The main attraction, however, is the “Anything Goes” race. Over the years people have truly taken that to heart. We get skateboards, several unicycles, tiny bikes, an entire mini penny-farthing bike category and some contraptions I can’t even describe. The spectating is amazing.
And speaking of spectators, they come out! The DC-area cycling community and friends show up, enjoy pie from Acme Pie, grab a grilled cheese sandwich from the Java Cruiser, get an espresso from Rare Bird or have a beer at the cash bar. It’s a happy hour with a bike race circling around it.
CXM: How do you do call-ups?
BS: Scrum, baby. Just like the good ol’ days of cyclocross.
CXM: How do you set the course up? Looks like a ’cross race in a parking garage? Borrow any course features from ’cross races?
BS: The first few years we were in a different garage. It was much bigger. We had a multi-kilometer course on one level. Since moving to our new garage (also owned by JBG Smith, love those guys), we race on two levels, which adds a bit of elevation. The goal is to have some fun twists and turns but also to leave some sections wide-open so you can do some spinning. We tape the course like a ’cross race and figure out laps remaining like a ’cross race. We are cyclocross promoters, so how we run a race is going to look a lot like that, but with less mud.
CXM: It seems like cornering in a garage would be slick. Is there a lot of tire pressure talk?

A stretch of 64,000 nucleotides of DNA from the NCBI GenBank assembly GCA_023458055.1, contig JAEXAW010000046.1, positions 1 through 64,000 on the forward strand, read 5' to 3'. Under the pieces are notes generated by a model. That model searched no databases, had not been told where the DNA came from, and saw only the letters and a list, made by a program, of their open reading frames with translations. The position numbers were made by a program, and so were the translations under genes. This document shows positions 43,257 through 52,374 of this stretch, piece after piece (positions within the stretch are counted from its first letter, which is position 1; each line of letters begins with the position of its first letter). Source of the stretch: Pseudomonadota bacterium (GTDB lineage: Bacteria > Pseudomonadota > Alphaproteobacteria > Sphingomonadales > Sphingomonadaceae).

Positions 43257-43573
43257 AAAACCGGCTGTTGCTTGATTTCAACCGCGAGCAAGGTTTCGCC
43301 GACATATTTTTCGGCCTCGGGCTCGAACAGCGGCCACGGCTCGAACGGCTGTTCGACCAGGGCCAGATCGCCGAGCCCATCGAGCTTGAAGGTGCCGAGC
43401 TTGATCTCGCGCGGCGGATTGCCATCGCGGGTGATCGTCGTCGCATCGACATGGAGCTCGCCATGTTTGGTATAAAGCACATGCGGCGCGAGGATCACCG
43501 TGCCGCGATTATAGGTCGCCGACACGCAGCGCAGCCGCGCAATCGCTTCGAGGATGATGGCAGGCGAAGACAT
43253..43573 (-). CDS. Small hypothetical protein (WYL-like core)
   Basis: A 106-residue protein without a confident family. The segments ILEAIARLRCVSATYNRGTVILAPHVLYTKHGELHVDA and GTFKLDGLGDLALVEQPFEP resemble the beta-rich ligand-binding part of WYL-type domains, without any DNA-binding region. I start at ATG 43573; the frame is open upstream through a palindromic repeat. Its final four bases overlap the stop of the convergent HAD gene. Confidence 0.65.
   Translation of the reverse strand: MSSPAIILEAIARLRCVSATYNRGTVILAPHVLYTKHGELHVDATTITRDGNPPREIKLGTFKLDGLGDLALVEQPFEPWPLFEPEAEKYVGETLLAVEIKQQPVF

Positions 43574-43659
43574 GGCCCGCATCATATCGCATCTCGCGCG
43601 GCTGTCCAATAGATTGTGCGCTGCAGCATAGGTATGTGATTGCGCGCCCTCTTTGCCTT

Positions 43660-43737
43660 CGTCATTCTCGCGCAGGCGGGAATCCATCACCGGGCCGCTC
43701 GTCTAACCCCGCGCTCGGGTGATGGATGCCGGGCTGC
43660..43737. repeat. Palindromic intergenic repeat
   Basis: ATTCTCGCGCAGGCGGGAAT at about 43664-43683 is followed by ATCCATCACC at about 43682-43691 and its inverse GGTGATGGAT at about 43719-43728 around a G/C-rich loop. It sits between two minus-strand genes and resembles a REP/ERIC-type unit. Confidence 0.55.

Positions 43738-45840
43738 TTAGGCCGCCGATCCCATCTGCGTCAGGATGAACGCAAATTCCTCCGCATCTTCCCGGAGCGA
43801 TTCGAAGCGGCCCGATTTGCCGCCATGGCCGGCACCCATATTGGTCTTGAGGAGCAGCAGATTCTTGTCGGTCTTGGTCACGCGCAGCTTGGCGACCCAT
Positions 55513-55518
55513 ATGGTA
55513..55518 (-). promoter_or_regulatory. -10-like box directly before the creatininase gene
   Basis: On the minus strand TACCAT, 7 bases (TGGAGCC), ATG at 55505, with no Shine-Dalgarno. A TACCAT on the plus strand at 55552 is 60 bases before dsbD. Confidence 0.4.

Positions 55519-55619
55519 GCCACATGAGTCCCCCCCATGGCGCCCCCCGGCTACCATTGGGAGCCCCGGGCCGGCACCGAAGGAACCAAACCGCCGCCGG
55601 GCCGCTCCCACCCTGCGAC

BS: Tire pressure is key. You’ve heard of the cyclocross handshake, we have the underground-garage handshake. Despite the advice posted everywhere, we get the occasional guy showing up with the 21mm tires pumped up to 120psi. It’s never pretty.
CXM: I saw Craig Ethridge in one of your videos…? Any other cycling celebrities come out?
BS: Of course! Libbey Sheldon, Masters cyclocross World Champ raced the entire series. She’s our favorite celebrity. And Craig is awesome to have in the community. He and Julia support everything that has to do with cycling and they do it with more enthusiasm and fun than you could imagine.
One nice thing we have going for us is the timing of the event means that the National Bike Summit happens during our series. So we draw a lot of cycling advocates and industry luminaries into our event while that is happening. We also seem to be a favorite for local television. They like a spectacle, and we like to deliver.
CXM: Do you race? If you don’t which of the bikes in the video would you want to ride?
BS: I don’t race, but I did a lap on one of the small penny-farthings. Think tall man in a car from The Simpsons.
CXM: If someone wanted to emulate Crosshairs Garage Races, what are some of the most important things you’ve learned over the years?
BS: My goal is to have the event on the outside appear as if it’s this great secret alley-cat type event—it’s been called Fight Club for Bikes on many occasions—but to know that on the inside we are super-professional about making sure everyone has a fun, safe experience with professional scoring and accountability from my team.
My warning to anyone who wants to do this: bring your checkbook. It may look like a lark, but this event costs a lot to put on. Mostly, insurance.
Final word: This would be a great event for title sponsor. Just going to put that out there. We will get you noticed.
CXM: Awesome. Thanks for this peek behind the garage curtains.
BS: Thanks. Already looking forward to seeing everyone again in March.